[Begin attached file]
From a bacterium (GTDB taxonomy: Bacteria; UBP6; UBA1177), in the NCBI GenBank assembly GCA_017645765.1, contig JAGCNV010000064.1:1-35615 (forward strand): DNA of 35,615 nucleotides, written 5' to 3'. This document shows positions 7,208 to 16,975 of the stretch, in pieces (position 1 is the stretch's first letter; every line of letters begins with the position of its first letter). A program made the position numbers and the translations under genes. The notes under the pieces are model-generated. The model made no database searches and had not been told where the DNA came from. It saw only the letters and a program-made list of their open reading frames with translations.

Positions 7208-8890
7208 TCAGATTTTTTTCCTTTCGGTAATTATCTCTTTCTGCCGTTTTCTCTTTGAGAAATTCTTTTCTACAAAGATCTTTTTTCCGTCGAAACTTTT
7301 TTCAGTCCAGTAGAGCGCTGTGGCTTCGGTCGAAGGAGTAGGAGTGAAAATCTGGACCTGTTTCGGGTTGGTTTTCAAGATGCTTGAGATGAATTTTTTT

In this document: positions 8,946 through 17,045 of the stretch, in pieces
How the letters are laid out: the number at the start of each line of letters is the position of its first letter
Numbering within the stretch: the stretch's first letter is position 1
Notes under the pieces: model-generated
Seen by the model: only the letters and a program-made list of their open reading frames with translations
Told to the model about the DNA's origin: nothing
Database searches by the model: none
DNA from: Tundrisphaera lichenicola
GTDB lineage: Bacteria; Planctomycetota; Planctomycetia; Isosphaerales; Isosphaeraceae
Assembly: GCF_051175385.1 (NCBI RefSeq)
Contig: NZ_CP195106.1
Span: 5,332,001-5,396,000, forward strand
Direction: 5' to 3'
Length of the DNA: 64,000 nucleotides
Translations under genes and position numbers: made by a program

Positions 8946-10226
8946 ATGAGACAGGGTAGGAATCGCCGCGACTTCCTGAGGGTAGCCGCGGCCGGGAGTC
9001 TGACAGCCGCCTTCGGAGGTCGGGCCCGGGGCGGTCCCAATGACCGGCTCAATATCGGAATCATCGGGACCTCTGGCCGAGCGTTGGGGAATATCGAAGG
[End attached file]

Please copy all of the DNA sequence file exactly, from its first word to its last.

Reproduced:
From a bacterium (GTDB taxonomy: Bacteria; UBP6; UBA1177), in the NCBI GenBank assembly GCA_017645765.1, contig JAGCNV010000064.1:1-35615 (forward strand): DNA of 35,615 nucleotides, written 5' to 3'. This document shows positions 7,208 to 16,975 of the stretch, in pieces (position 1 is the stretch's first letter; every line of letters begins with the position of its first letter). A program made the position numbers and the translations under genes. The notes under the pieces are model-generated. The model made no database searches and had not been told where the DNA came from. It saw only the letters and a program-made list of their open reading frames with translations.

Positions 7208-8890
7208 TCAGATTTTTTTCCTTTCGGTAATTATCTCTTTCTGCCGTTTTCTCTTTGAGAAATTCTTTTCTACAAAGATCTTTTTTCCGTCGAAACTTTT
7301 TTCAGTCCAGTAGAGCGCTGTGGCTTCGGTCGAAGGAGTAGGAGTGAAAATCTGGACCTGTTTCGGGTTGGTTTTCAAGATGCTTGAGATGAATTTTTTT

In this document: positions 8,946 through 17,045 of the stretch, in pieces
How the letters are laid out: the number at the start of each line of letters is the position of its first letter
Numbering within the stretch: the stretch's first letter is position 1
Notes under the pieces: model-generated
Seen by the model: only the letters and a program-made list of their open reading frames with translations
Told to the model about the DNA's origin: nothing
Database searches by the model: none
DNA from: Tundrisphaera lichenicola
GTDB lineage: Bacteria; Planctomycetota; Planctomycetia; Isosphaerales; Isosphaeraceae
Assembly: GCF_051175385.1 (NCBI RefSeq)
Contig: NZ_CP195106.1
Span: 5,332,001-5,396,000, forward strand
Direction: 5' to 3'
Length of the DNA: 64,000 nucleotides
Translations under genes and position numbers: made by a program

Positions 8946-10226
8946 ATGAGACAGGGTAGGAATCGCCGCGACTTCCTGAGGGTAGCCGCGGCCGGGAGTC
9001 TGACAGCCGCCTTCGGAGGTCGGGCCCGGGGCGGTCCCAATGACCGGCTCAATATCGGAATCATCGGGACCTCTGGCCGAGCGTTGGGGAATATCGAAGG